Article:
Impressive, though at times imposing, exploration of incorporating biblical precepts into the study of leadership.
Faulhaber explains leadership as â€œan outcome or manifestation of [a] person’s character.” As such, from the Christian perspective, as a person’s character becomes more Christlike, that person becomes a more effective leader. Faulhaber encourages leadership based upon love of others, rather than love of self. Ultimately, she promotes â€œvirtuous” leadership, which she argues counters modern concepts of leadership. She writes that today’s society focuses upon â€œvalues,” which are relativistic, whereas virtue is tied to objective moral truths. Hence a Christlike leadership is more interested in virtue than values. Faulhaber continues to explore examples of Christ’s leadership, and how it ran counter to the idea of leadership-as-power in biblical times and still runs counter to such a view. She also explores the role of grace in developing biblical leadership, arguing that such a role can only be gained through hard work and diligence, supported by God’s grace, for only grace helps leaders grow in the midst of so many obstacles. In the final analysis, Faulhaber hopes that virtuous leadership will be a â€œtransformative leadership” as well, changing the paradigms which leaders are called upon to reform and, basically, turning the structure of power on its head. Faulhaber’s book is extremely well-researched and is brimming with quotations from figures as diverse as C.S. Lewis and Nietzsche. However, the number of outside references becomes slightly intimidating, acting as a barrier to what is otherwise a rather clear message. Likewise, visual diagrams throughout the book fail to simplify the material and are unnecessarily complex. Nevertheless the book provides beneficial advice on how Christian readers can put their beliefs into practice.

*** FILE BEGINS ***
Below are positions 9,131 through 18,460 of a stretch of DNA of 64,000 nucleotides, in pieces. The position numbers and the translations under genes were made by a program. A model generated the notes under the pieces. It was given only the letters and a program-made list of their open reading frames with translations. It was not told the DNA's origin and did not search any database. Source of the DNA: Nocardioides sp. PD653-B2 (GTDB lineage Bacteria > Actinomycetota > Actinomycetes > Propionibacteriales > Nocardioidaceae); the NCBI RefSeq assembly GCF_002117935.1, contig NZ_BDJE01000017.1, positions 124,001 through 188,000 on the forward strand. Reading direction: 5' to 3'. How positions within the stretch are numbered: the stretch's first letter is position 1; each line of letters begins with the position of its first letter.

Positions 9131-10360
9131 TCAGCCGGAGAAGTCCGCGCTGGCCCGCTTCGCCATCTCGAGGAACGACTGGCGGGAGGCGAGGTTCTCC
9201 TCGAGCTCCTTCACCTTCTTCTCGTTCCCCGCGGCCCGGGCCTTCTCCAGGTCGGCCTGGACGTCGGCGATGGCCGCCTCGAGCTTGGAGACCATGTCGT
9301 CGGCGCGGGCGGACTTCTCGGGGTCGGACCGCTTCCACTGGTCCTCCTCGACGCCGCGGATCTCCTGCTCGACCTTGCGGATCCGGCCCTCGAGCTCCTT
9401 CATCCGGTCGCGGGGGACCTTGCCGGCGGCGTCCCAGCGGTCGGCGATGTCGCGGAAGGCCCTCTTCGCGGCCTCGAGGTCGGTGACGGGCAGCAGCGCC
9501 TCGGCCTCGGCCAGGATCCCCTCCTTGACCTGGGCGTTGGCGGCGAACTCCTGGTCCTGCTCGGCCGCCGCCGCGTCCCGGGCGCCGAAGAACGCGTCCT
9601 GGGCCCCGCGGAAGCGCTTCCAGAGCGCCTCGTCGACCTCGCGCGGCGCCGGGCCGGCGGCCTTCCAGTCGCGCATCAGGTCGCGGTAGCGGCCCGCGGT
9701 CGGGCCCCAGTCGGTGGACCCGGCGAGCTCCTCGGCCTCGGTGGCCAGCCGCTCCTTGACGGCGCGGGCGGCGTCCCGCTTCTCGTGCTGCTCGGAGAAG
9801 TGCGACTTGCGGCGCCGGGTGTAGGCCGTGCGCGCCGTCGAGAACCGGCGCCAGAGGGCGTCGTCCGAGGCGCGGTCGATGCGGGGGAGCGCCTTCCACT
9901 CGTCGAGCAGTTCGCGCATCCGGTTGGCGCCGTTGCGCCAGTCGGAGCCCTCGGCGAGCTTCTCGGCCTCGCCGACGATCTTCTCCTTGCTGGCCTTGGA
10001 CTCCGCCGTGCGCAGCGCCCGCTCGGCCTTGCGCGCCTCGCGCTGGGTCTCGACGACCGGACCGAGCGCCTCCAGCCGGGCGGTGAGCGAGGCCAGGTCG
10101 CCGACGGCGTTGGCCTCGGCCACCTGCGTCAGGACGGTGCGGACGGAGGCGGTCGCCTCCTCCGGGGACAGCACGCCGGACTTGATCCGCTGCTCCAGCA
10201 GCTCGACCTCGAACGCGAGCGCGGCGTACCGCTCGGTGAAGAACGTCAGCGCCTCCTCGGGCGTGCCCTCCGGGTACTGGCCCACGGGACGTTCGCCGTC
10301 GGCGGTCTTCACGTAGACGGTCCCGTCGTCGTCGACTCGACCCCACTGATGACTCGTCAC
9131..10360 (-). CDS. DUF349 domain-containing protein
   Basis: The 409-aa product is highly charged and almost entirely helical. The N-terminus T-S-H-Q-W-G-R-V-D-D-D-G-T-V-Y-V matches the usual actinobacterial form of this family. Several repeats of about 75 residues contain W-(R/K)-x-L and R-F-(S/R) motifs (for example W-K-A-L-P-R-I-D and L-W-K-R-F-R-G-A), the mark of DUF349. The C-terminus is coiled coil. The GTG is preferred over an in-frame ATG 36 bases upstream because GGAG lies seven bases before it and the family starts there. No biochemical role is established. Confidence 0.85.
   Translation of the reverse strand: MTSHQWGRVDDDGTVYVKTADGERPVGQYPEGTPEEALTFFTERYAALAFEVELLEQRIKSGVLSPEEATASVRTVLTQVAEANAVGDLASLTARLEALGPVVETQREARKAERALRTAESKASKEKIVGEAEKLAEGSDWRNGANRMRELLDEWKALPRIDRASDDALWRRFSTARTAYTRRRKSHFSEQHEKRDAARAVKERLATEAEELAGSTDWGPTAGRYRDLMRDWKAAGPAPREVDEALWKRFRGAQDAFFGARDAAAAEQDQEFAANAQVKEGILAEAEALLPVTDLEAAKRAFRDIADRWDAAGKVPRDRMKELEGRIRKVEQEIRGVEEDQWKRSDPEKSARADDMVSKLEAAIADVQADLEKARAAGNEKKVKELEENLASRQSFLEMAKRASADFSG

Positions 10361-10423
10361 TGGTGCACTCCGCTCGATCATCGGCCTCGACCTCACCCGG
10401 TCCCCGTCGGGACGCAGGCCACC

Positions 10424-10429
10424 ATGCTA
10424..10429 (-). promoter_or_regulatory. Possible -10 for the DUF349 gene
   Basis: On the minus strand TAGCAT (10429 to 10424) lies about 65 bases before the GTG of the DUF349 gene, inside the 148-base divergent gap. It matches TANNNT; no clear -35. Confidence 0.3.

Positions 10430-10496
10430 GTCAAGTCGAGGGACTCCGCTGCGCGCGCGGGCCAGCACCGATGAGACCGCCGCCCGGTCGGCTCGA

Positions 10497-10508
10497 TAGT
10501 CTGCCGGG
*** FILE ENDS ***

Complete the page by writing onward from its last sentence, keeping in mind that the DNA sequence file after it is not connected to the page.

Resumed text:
A worthwhile addition to the existing group of books on Christian leadership.